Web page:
CPEC- The opaque view from a Pakistani perspective
|Image credits- VOA|
( After a break of nearly two months, I am returning to active blogging. To start with, I have decided to deal with CPEC, the most talked about project in South Asia)
China Pakistan Economic Corridor (CPEC) is a collection of projects undertaken by China in Pakistan to connect landlocked Western China to the Arabian sea based Gwadar post in Pakistani Baluchistan. This includes rapid development of infrastructure including roads, railways, power generation projects, industrial parks, special economic zones besides developing Gwadar port. CPEC is termed as a game changer by Pakistan. But doubts still linger in the minds of many. The international monetary fund (IMF) in it's report has warned Pakistan of long term consequences that will bring untold misery to the Pakistani economy due to their inability to repay the loan amount back to China with above normal interest rate.
There is also concern that China will virtually take over the entire Pakistani economy. The first significant measure was their investment in Karachi Stock Exchange where in now they own majority stakes. Then there is the issue of whether other international companies will be allowed to invest in the project. The conditions of the project are still opaque and the government of Pakistan has not allowed the public access to the details of the project. It is also stated that only Chinese companies will be allowed access to invest in the project. So what gain does Pakistan makes from the project is anybody's guess. Besides there are still no details from what Pakistan will gain from allowing Chinese trucks to pass through Pakistan.
In the energy front, China will set up power generation projects mostly run on coal. The environmental impact on Pakistan will be imminence as China is reinstalling these power plants which itself has shut down. Besides, with a free trade agreement too, it is virtual certainty that Chinese goods will flood Pakistani market that will be a death knell to the Pakistani industry who are not technologically advanced enough to withstand the onslaught. Recently a Pakistani senate committee expressed it's apprehension on the project ( as reported by the Dawn Newspaper).
Then there is the big issue of internal security inside which may act as a spoil sport for the project. Pakistan has a long running insurgency is a hot bed of Islamic Terrorism. There has been frequent attacks on the project not only from Islamic militants but also from Baloch nationalists who sees this project as another oppressive movement by Pakistan for which they do not have any gains. Pakistan had to create a separate force to protect the CPEC which is unheard off in any other international projects. The viability of the project is still debated and China may just have invested in a white elephant. Then there is the issue of the CPEC running on the Indian territory which will be an additional challenge to Pakistan and China.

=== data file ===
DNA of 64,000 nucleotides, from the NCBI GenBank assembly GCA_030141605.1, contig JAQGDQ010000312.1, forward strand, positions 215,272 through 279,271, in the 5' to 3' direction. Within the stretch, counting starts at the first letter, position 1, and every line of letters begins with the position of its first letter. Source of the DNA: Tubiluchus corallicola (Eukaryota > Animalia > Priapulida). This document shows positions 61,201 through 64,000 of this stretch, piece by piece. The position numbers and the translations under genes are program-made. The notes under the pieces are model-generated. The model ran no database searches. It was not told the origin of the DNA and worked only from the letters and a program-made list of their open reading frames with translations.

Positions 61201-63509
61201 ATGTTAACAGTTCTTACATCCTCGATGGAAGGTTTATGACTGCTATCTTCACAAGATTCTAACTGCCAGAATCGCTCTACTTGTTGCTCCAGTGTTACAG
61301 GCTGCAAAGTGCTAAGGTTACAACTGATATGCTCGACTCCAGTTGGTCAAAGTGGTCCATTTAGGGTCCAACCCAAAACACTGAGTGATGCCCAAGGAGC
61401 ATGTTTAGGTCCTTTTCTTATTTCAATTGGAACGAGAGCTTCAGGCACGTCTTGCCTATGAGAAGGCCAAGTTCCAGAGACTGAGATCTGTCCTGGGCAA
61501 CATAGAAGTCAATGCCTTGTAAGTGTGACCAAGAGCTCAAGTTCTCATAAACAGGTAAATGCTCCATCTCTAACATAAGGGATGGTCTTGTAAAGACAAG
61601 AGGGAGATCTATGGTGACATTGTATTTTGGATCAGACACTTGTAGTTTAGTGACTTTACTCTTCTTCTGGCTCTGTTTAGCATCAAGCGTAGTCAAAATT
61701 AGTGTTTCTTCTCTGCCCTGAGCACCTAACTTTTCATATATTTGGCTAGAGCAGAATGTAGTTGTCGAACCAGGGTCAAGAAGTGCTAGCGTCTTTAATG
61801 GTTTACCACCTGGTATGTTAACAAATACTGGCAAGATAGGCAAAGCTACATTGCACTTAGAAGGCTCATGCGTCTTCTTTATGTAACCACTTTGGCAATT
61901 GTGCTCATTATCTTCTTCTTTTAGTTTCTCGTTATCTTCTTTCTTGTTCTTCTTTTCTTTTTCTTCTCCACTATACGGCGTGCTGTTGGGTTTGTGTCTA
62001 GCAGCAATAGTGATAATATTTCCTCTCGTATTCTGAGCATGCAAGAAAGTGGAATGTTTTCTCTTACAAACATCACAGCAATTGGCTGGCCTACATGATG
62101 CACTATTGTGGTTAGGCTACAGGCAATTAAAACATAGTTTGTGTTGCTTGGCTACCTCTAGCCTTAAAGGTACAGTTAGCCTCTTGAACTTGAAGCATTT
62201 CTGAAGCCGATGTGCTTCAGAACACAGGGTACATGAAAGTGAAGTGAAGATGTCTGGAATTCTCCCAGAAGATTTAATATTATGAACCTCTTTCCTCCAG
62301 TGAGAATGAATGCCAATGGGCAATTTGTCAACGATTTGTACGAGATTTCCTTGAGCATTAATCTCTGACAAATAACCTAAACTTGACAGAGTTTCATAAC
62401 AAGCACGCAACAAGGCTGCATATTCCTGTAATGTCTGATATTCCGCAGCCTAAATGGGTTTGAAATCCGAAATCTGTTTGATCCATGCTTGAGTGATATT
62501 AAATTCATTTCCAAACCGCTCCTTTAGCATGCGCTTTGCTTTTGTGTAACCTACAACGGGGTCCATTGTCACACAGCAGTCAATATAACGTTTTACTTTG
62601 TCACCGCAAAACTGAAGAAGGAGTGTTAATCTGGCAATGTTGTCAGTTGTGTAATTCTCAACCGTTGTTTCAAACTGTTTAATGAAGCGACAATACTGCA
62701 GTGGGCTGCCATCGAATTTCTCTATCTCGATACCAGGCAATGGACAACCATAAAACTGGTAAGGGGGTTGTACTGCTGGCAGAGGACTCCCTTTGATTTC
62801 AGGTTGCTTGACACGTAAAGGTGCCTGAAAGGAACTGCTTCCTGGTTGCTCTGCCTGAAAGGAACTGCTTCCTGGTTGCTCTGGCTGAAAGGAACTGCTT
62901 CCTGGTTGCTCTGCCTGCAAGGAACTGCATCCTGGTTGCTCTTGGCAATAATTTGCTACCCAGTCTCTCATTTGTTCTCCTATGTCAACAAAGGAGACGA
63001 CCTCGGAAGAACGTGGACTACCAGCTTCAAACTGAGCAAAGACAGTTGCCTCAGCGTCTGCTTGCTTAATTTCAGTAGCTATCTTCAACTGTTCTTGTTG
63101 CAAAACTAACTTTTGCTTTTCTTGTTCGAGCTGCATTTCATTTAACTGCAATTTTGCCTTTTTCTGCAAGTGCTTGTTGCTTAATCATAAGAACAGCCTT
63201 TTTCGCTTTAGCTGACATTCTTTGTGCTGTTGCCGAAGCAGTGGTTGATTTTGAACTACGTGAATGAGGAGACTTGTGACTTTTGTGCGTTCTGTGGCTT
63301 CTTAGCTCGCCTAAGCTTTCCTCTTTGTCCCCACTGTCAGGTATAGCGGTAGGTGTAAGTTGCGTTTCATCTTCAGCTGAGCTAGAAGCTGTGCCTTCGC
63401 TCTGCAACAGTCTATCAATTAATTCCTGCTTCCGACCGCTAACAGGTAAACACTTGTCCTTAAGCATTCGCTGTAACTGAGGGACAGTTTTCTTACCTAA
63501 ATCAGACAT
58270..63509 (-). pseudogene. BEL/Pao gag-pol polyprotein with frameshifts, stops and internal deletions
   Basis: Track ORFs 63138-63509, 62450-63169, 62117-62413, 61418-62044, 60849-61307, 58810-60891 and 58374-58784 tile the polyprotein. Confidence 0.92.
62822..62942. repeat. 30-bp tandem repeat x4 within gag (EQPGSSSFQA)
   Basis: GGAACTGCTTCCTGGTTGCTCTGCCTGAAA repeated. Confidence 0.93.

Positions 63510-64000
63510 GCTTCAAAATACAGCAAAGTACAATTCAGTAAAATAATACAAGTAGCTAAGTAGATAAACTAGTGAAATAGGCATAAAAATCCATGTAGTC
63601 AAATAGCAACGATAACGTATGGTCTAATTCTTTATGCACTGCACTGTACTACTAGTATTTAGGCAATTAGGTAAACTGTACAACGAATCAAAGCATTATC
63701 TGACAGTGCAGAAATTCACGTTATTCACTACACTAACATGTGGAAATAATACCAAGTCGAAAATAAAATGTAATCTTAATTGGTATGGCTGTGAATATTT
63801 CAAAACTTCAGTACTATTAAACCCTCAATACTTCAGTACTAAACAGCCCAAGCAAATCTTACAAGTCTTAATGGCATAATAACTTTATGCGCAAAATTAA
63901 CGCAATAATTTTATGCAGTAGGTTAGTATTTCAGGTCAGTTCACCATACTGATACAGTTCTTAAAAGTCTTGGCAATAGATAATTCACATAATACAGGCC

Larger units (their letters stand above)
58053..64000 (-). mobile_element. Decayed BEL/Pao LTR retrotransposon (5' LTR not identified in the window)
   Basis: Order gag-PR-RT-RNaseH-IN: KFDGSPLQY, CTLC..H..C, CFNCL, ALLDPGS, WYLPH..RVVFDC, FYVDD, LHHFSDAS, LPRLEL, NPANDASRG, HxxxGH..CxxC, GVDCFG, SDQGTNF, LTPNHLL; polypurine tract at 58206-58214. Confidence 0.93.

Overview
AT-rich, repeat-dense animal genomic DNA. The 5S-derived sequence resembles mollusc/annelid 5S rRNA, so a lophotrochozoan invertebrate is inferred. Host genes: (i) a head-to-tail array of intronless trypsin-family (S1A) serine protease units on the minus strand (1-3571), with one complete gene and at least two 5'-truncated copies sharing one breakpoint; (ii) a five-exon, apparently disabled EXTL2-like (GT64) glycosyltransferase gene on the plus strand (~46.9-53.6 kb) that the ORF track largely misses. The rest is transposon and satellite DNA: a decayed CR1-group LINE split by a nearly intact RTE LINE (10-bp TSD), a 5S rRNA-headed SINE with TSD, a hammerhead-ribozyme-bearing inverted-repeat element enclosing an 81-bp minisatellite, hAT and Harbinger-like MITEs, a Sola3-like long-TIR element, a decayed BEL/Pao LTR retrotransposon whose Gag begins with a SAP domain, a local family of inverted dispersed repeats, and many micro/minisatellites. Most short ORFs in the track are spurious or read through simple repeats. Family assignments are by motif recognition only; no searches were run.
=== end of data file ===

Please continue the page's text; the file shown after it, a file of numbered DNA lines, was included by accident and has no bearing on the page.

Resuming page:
THE GHOST OF HAMBITOTA
When we talk of Chinese investment, one should never forget the experience of Sri Lanka. China undertook massive projects in Hambitota and Colombo for which Sri Lanka agreed to pay back with high interest rate. But Hambitota has proved to be a proverbial white elephant. Sri Lanka has fallen to a debt trap and is now forced to restructure the loan by giving the project to China on a 99 year lease. This in turn allows China to get a lock on the project for the next 99 years including the resources. This is in a way new type of colonisation.
For Pakistan the stakes are much higher. If the Sri Lankan project was just about $10 billion US dollars, for Pakistan the entire project will come to $51 billion US dollars. It is said that on many projects, the interest rate is as high as 12% to 18%. The penal interest will come to around 26%. How Pakistan with it's precarious financial position will repay such a huge amount with interest is anybody's guess. China will demand every last ounce of blood from Pakistan and if Pakistan defaults, China will virtually take over Pakistan. The viability of the project is still debated and it will be decades before we see how the project has turned out to be. If Pakistan manages their finances and allow other international players to also invest, CPEC will be a launching pad for Pakistan for economic prosperity. But if they mismanage, then Pakistan will end up being a Chinese colony without much to look on too with their own industry and economy in shambles. Let us see how things turn out to be.